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Pro Forma Session

Definition: A pro forma session is a short period of time when either the House or Senate is technically in legislative session but when no votes are held and no formal business is typically conducted. It is a Latin term meaning “in form only.”

Used in a Sentence: Both the House and the Senate held pro forma sessions to block the President from making recess appointments.

What It Means: Pro forma sessions are authorized by the Constitution, which requires that each House of Congress grant permission to each other if a recess lasts longer than three days. Members of Congress can gavel in and out of the House and Senate galleries to show that either Chamber is still in a pro forma session.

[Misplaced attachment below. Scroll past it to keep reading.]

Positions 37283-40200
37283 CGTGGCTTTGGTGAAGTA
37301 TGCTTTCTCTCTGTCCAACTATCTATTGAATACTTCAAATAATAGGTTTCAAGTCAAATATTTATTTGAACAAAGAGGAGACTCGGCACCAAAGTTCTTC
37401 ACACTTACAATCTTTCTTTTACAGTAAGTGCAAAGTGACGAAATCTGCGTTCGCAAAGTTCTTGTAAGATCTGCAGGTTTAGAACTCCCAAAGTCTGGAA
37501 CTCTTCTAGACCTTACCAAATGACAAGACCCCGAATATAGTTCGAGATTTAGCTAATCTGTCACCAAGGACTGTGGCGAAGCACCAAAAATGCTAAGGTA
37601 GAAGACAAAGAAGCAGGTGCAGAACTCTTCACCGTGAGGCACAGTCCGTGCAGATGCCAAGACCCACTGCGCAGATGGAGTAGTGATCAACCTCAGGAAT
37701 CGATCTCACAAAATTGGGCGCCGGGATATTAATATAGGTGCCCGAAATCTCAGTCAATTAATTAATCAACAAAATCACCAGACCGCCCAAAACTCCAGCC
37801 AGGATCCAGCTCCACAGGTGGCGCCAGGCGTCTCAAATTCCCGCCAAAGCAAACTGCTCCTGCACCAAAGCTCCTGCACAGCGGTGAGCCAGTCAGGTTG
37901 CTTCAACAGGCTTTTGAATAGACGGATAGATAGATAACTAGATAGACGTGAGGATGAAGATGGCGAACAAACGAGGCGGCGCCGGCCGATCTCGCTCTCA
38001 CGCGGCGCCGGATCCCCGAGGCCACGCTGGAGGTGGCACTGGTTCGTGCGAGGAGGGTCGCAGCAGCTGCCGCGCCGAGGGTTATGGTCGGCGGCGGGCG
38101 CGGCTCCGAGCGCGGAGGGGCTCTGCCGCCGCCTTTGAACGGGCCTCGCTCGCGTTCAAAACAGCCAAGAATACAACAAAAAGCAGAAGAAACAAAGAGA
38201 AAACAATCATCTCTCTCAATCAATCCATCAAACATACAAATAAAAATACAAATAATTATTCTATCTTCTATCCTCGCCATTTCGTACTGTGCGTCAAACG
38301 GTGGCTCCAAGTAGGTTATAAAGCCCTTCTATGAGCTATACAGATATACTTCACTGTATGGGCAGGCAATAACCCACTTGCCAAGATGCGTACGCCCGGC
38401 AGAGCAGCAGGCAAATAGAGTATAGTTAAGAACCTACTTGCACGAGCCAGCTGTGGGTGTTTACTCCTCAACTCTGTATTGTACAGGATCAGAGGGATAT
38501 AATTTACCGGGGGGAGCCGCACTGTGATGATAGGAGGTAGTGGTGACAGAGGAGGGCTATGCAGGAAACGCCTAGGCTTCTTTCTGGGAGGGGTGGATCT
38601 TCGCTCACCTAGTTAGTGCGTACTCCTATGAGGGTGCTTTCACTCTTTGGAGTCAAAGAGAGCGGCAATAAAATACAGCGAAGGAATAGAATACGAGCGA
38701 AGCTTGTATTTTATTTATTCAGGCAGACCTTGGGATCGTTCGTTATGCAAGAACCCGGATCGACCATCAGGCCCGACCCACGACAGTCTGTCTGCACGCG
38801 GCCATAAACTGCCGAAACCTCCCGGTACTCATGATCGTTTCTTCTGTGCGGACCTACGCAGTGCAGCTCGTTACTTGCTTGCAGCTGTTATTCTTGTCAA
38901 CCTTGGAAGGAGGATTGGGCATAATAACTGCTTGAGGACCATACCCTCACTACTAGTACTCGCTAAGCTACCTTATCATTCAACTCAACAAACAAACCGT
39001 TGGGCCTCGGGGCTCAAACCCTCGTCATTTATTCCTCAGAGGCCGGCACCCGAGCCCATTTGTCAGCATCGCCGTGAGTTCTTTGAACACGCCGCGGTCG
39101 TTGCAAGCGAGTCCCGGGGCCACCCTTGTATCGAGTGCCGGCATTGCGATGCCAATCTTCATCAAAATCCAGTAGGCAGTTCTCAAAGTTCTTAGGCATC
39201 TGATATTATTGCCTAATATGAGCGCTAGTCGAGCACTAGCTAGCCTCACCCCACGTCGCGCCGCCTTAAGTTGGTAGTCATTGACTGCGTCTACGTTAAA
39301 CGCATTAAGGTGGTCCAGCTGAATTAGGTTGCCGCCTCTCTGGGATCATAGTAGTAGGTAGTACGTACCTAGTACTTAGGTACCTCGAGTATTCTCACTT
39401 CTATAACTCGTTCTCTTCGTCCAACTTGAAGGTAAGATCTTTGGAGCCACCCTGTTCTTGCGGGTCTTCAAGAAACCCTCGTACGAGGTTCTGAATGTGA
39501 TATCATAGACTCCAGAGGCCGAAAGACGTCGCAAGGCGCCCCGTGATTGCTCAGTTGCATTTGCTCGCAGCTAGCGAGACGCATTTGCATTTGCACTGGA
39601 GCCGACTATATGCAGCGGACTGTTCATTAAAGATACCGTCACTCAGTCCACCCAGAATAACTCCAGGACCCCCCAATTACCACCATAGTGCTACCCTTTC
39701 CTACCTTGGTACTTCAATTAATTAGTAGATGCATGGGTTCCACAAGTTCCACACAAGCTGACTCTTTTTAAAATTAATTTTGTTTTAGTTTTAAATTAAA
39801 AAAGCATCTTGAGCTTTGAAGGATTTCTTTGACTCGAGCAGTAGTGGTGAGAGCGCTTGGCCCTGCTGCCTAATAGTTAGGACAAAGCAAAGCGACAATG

History: Pro forma sessions have become mired in controversy over the years and have been used as a strategy by political parties to restrict a President’s ability to make recess appointments to temporarily fill cabinet/political positions. Under the Constitution, the President has the authority to make appointments when Congress is in recess. However, if Congress is in-session (normally conducting daily business and votes or in a pro forma session where business is not being conducted), the President is not supposed to be able to make temporary recess appointments, pocket-veto bills, or call for a special session of Congress. In 2012, the Obama Administration challenged the law and appointments were issued, regardless of the Senate claiming that it was not in recess but otherwise in a pro forma session between recess periods.